Aristotle’s Politics Books IV-VI.docx

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Political Science
Mark Lippincott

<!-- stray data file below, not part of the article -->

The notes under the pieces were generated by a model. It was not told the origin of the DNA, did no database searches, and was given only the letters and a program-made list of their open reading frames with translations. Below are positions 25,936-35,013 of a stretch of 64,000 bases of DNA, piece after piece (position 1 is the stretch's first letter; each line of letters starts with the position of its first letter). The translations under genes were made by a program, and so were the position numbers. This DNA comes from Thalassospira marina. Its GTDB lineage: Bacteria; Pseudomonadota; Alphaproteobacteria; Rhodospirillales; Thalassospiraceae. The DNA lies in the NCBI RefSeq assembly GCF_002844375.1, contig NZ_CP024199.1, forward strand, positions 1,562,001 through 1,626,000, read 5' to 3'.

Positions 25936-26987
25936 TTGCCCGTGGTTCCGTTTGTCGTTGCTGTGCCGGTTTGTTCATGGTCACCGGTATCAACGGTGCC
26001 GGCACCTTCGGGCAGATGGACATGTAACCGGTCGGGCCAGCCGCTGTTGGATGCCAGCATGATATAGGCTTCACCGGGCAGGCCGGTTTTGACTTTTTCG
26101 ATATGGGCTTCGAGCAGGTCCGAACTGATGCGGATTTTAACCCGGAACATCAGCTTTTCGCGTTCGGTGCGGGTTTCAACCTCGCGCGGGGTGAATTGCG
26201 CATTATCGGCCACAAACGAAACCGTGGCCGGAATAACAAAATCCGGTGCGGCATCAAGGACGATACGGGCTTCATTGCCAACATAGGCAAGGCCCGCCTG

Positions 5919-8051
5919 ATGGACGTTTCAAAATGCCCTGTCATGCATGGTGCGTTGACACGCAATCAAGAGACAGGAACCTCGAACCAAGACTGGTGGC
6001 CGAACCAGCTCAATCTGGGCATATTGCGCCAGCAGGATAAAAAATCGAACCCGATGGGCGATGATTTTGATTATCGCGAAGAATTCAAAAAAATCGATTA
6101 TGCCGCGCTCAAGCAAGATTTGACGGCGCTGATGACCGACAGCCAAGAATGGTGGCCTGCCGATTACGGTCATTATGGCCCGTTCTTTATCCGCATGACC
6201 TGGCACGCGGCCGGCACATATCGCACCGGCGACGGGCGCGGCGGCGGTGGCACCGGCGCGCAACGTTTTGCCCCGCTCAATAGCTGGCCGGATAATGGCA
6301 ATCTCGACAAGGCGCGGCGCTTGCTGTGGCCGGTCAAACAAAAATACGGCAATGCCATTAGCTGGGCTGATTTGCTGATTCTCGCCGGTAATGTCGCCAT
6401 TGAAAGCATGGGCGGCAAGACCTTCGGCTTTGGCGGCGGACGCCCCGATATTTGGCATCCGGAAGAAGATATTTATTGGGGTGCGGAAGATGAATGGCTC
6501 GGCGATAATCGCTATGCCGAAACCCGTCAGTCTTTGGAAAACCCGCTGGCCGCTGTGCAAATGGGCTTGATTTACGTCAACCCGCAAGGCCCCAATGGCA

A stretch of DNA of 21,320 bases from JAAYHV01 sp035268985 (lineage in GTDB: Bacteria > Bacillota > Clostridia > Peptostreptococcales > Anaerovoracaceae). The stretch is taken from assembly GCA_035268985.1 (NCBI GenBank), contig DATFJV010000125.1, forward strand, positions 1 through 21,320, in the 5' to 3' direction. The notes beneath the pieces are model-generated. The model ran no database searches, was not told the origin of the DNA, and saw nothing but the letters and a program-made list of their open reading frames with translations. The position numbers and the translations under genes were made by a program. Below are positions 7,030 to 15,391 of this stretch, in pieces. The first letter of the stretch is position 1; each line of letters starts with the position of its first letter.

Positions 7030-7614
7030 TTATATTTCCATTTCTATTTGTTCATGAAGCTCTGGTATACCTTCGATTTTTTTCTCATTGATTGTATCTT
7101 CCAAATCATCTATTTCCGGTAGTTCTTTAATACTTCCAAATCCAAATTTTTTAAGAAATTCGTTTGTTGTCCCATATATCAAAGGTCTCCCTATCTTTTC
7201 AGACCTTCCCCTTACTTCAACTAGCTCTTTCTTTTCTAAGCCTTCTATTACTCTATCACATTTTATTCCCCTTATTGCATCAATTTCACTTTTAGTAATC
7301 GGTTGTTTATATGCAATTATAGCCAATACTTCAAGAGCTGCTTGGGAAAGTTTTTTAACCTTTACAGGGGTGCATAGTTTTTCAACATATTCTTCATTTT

Lecture 10:Aristotle’s Politics Books IV-VI Outline of the Lecture 1. Review: The radical conclusion of Book III 2. Books IV-VI: the practical books a) The metaphor of the athletic trainer b) Variations of democracy and oligarchy c) Aristotle’s best practicable regime: polity, or constitutional government d) Discussion of revolutions: causes and methods of prevention The city as fundamentally diverse and heterogeneous place The heterogeneous nature of the city, and of the claims to power present in it: virtue, wealth, freedom Aristocrats the cultivation of virtue and good character through moral education Oligarchs  the pursuit, and accumulation of wealth Democrats  the provision of military defense, peace and security • All these correspond with each other – we can’t exclude any political power nor commensurate them • Why does Aristotle think that perfect justice cannot be achieved in the city? The principles of non-exclusion and incommensurability • Even his best form of regime is only an approximation • Purest forms of only one sort of regime is injustice – it’s the combination of all three that defines justice in the true form • If this was similar to the republic, the politics would have ended here, because the point is that they would show the perfect just city but then explain that it was impossible to play out because it is too demanding • That’s why Odeus is the hero of the myth of Er  because he knows true happiness can only happen in philosophical compensation • Aristotle doesn’t think the life of philosophy is the best kind of life. The one that suited Plato and Socrates didn’t suit him so well.Aristotle thinks ethical virtue is a form of activity. We have to have the opportunity to display our virtue in action and be bale to develop our moral character thru cultivation. Book IV-VI: The practical books “Most of the writers who treat of politics, even if they deal well with other matters, fail when they come to matters of practical utility. We have to study not only the best constitution, but also the one which is practicable, and likewise the one which is easiest to work and most suitable to cities generally” (1288b35-38/ p.134 of the Oxford.) • Apractical program for politics should model around physical training; because they are not only concerned with perfect regimen for perfect physique but what’s good for everyone (a top flight athlete and the rest of us) • Apolitical teacher needs to know what is possible and desirable not just for the best city but all cities. • He also needs to know what regime the people can be easily persuaded to adopt. • The purpose of these books like their content is practical.Aristotle’s trying to provide a comprehensive set up of institutional possibilities. • The good life is a life of activity, engagement, cultivating friendships and being apart of the city Variations of Democracy and Oligarchy The regimes that look to the common advantage are correct regimes: the regimes that look only to the advantage of the rulers are deviant. Number of Rulers CommonAdvantage Advantage of the Rulers One Kingship Tyranny Few Aristocracy Oligarchy Many Polity Democracy • There are two ways of classifying: 1) by the number of rulers 2) if they rule for common advantage or themselves • Oligarchs are animated by the pursuit of wealth • Democrats are animated by the pursuit of freedom • Aristocrats are animated by the freedom of virtue • Aristotle shows in Book IV that each of these distinct regimes also has distinct varieties. • Cities are no acknowledged to be even more diverse and complex with varieties within the oligarchs, aristocratic and democratic parts. • Aristotle says that at the end of the day one cannot be both rich and poor. • He says democracies will vary as the demos vary. • Aristotle thinks the worst kind of democracy is unrestrained. He thinks better forms of democracy will give some recognition to property. • One of his biggest fears is that the many will use their political power to seize and redistribute private property. • ForAristotle, mere life always comes before the good life. It’s also balanced that mere life will assert the good life. Thinking that the city ought to pursuit wealth rather than anything else. • Why is polity the best practical regime? Because it balances the two regimes that cannot be combined: rich and poor. It’s an intermediate kind of arrangement between the claims of wealth and the claims of poverty (arbitrariness). Books IV, Chapter 8: Polity, orAristotle’s best practicable government “The (way of polity) is to combine elements rom both (democracy and oligarchy), and to mix elements of the oligarchical rule with elements of the democratic” (1294b1-3/p. 154 of the Oxford) Polity is a blend of democracy and oligarchy; it is the regime of moderation; that makes citizens disposed to virtue: “Since it is admitted that moderation and the mean are always best it is clear that in the ownership of all gifts of fortune a middle condition will be the best. Those who are in a middle condition are the most ready to lis
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